What made me fall in love with this story even more was the fact that all of he books are bound in a way which is so distinctive and personal to his uncle, they are covered in the same coloured ale fabric of his summer suits. Brandelli then goes on to describe his most vivid memories of his uncle, how in summer he would wear crisp linen with a silver cane and silk handkerchiefs within his 400 year old Townhouse which was littered was heavy furniture... but there his uncle would be in finely pressed suits. Not only did these words inspire me to ensure that I pass on something as equally special but it also made me want that Kilgour suit even more - as even theoretical children are lightyears away I guess I should concentrate on accumulating the funds to invent in one of Brandelli's masterpeices.
Other people featured included Pierre-Louis Vuitton who- unsurprisingly- inherited a bag... not just any bag though, it was the first Keepall which was designed by his great-grandfather. People forget that during the 30s people travelled with trunks and hard suitcase; there wasn't really a suitable fabric until this soft Keepall, which was personalised with the Gaston V logo and the interlaced blue, white and red design Gaston Vuitton used on all of his designs (a far cry from the Murakami monogramouflage Keepalls. He certainly inherited a legacy bag... I think this has set the bar for The Sunday Best.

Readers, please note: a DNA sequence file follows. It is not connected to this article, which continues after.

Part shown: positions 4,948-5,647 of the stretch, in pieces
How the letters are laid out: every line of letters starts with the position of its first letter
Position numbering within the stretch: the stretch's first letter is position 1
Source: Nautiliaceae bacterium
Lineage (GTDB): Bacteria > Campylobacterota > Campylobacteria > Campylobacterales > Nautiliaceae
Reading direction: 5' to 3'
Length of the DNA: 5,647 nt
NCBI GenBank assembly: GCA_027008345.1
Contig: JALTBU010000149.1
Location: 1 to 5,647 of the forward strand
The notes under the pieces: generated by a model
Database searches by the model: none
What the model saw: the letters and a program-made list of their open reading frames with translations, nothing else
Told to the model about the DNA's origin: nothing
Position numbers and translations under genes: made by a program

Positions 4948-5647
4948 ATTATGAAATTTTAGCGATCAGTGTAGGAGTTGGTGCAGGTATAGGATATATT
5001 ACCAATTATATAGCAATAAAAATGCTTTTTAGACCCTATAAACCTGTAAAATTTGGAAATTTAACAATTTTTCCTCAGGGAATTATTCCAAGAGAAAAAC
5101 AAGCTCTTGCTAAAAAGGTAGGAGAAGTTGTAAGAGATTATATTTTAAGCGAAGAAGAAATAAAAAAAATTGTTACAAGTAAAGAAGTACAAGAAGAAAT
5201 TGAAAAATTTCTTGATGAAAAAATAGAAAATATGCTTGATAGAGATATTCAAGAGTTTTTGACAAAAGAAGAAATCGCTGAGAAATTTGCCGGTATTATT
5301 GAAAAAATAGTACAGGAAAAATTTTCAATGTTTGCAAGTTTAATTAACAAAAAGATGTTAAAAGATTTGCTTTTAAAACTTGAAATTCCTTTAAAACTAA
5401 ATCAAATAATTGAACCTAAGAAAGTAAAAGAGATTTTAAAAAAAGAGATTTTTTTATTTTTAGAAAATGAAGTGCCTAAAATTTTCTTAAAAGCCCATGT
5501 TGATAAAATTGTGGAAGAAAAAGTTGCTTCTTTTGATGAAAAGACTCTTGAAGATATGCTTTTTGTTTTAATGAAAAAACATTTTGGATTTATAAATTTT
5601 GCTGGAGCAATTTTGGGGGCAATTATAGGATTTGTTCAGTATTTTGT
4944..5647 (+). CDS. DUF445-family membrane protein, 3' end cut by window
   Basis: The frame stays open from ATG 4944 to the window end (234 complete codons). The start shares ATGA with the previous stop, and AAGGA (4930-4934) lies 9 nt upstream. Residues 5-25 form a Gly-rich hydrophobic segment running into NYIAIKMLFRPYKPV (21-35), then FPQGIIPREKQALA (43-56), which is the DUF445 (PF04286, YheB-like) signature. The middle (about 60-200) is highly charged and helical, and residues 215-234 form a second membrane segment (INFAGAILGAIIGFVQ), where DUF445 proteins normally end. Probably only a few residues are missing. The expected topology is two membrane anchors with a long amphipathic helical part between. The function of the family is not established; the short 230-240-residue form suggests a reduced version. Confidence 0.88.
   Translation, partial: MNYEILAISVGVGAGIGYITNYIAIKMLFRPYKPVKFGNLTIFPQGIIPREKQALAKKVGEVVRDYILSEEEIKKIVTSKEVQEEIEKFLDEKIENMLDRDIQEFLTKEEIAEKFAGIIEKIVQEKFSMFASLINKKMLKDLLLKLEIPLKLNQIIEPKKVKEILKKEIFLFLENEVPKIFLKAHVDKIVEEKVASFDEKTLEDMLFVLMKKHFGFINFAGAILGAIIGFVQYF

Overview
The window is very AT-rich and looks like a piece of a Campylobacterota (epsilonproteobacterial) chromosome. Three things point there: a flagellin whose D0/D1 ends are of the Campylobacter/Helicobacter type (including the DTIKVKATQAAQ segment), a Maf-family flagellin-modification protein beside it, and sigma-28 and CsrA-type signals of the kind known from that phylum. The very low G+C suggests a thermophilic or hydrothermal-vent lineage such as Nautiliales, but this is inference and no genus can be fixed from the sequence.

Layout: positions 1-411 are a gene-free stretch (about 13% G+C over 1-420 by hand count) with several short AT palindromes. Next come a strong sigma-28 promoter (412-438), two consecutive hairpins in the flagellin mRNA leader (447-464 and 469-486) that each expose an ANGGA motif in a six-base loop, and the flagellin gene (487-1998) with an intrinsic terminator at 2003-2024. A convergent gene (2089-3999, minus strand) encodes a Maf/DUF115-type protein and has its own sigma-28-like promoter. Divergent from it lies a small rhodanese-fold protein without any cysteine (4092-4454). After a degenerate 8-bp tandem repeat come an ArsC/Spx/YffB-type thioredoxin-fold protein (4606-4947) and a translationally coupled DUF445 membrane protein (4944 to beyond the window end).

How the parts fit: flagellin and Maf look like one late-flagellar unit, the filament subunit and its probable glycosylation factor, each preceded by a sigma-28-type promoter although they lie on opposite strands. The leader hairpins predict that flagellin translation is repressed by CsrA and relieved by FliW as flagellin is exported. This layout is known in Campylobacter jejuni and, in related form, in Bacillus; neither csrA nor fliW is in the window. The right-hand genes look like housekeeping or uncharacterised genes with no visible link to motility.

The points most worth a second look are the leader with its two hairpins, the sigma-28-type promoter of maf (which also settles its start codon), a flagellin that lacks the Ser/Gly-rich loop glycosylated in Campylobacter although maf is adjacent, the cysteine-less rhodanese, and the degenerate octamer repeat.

I certainly will never inherit anything as stylish as the valued possessions described above but there is hope for my theoretical offspring... although I might just want to take it with me- or maybe I will just live forever...
I love the idea of Steve being buried, Pharoah-like, with all of his worldly belongings when he goes. I also love the idea of clothing inheritance; being clothed in the same material which once covered a loved one is such an appealing idea to me. Vintage luggage is always classier than those little bags on wheels that inevitably break and jam (or do if you buy them cheap, Steve!).